"Time after time, the guy that could hang, the guy that was the friend or the buddy, he got the job," noted manager Jeff Jampol, who handles the estates of Janis Joplin, Jim Morrison and Peter Tosh, among others. "Friends take friends on tour."
Working on an old high school buddy's student films led Andrew Gross to score his first film, the 1996 Pauly Shore comedy "Bio-Dome." That experience included several months of pro bono temp music, as well, before the producers hired him.
"If you have an opportunity to intern or work for free for someone that's doing the job that you want to do, I would strongly recommend that you bite the bullet," said Go Music President Gary Calamar, who volunteered at LA's influential KCRW.
"There's a saying: your first one is free," said Jampol, who moderated the panel. "You get screwed on the first deal, the next deal you start to make some money."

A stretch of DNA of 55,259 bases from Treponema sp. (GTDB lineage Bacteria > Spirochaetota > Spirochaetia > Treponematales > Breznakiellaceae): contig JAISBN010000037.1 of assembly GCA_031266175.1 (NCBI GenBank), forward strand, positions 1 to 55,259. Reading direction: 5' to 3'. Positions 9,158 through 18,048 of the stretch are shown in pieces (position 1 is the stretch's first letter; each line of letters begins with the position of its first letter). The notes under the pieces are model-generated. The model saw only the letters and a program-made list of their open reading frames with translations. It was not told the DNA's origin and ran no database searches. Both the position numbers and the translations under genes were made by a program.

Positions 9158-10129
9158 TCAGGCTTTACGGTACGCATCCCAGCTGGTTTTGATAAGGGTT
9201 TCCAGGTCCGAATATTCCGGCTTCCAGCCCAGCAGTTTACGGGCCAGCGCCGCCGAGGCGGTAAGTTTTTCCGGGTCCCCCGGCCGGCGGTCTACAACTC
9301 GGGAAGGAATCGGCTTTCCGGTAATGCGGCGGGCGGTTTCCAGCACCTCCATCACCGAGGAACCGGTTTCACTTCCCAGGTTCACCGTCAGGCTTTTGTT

Licensing expert Danny Benair started out in bands, including a group called The Quick and another band that toured with REM. He was quick to point out that his career path had no "blueprint" and that "sometimes that's the best way."
Building relationships, panelists suggested, can be a delicate art. Jampol advised attendees against shoving CDs or business cards into a stranger's hands. He recommended a more nuanced and organic approach - involving, say, running into someone a second or third time.
Benair told a story that ran counter, however. He's worked with a band who handed him a CD in the parking lot of a Supergrass gig. That band, The 88, has since written the theme song for NBC's "Community." He also recently signed a band that followed him on Twitter.
Calamar struck a tone somewhere in the middle. "I don't like having a CD shoved at me," he said. "I would just say go for it in a nice, friendly, professional way that hopefully won't turn the people off that you're submitting to."
"Having said that," he added, to much laughter," I'm not taking any CDs today."